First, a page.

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The Hebrews were seminomadic herdsmen and occasionally farmers.
Their tribal structure resembled that of the West Semitic steppe dwellers known from the 18th-century-; their family customs and law have parallels in the Old Babylonian and Hurro-Semite law of the early and middle 2nd millennium.
In one form or another, messianism has permeated Jewish thinking and action throughout the ages, and it has strongly influenced the outlook of many secular-minded Jews ().
Law embraces practically all domains of Jewish life, and it became the principle means by which Judaism was to bring about the reign of God on earth.
Judaism, whether in its “normative” form or in its sectarian deviations, never completely departed from this basic ethical and historical monotheism..
This formulation could be theologically reconciled with the assumption that Christianity had been preordained even before the creation of the world.
The conception of a messenger of God that underlies biblical prophecy was ) illuminates the Bible’s poetry, style, mythological allusions, and religious or cultic terms.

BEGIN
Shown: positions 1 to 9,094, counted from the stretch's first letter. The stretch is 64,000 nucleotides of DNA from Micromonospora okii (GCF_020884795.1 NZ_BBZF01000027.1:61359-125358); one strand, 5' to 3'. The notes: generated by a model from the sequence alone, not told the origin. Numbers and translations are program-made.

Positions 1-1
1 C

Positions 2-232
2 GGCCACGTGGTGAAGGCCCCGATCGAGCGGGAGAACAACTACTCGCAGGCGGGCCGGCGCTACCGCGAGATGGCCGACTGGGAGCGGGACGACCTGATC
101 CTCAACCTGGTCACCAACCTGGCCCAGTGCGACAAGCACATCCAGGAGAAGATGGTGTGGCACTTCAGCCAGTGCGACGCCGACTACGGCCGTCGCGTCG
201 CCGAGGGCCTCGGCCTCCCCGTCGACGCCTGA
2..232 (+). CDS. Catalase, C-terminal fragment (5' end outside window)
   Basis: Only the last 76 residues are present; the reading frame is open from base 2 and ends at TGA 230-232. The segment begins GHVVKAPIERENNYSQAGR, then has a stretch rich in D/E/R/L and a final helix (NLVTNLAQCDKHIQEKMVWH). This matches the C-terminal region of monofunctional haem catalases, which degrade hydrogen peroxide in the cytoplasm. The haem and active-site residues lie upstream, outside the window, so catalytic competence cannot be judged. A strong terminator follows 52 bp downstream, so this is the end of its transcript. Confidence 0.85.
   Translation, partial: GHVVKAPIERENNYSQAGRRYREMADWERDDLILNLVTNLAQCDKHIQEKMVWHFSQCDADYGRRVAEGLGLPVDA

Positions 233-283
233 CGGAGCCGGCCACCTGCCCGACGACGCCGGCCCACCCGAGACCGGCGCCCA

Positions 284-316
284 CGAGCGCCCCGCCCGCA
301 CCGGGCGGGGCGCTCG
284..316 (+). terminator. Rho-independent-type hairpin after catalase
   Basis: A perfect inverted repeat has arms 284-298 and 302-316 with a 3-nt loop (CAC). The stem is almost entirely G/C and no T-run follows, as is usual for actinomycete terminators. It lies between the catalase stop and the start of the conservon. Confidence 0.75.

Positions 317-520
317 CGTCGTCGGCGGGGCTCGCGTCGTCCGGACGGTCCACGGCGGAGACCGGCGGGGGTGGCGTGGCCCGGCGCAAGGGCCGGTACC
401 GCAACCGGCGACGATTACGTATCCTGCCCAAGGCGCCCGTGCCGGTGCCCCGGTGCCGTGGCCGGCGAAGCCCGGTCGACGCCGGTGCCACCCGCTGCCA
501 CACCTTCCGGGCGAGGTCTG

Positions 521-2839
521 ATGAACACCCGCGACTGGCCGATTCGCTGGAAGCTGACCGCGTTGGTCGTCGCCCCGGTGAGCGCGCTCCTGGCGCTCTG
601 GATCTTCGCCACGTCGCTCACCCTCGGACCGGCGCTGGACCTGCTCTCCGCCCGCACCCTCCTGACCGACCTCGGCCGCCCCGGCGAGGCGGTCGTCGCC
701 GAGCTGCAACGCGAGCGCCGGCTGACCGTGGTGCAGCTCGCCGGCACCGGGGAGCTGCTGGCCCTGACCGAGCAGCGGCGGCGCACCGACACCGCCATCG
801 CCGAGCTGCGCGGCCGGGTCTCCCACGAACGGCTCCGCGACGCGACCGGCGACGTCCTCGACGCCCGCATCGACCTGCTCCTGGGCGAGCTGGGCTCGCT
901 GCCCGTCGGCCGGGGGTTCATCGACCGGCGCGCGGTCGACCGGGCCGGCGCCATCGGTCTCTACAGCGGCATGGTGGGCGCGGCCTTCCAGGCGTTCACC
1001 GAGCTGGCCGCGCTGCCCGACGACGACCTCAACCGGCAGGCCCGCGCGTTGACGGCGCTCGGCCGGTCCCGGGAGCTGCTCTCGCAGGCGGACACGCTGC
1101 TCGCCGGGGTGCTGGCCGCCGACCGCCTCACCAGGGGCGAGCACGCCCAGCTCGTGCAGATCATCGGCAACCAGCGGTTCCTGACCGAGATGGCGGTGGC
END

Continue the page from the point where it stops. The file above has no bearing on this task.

The people of Israel believed that their response to the divine presence in history was central not only for themselves but for all humankind.Such conduct was to be performed in the service of God, the transcendent and immanent ruler of the universe, the Creator and the propelling force of nature, and the one giving guidance and purpose to history.According to Judaic belief, this divine guidance is manifested through the history of the Jewish people, which will culminate in the messianic age.Furthermore, each period of Jewish history has left behind it a specific element of a Judaic heritage that continued to influence subsequent developments, so that the total Jewish heritage at any given time is a combination of all these successive elements along with whatever adjustments and accretions have occurred in each new age. One God, the creator of the world, has freely elected the Jewish people for a unique covenantal relationship with himself.This one and only God has been affirmed by virtually all professing Jews in a variety of ways throughout the ages.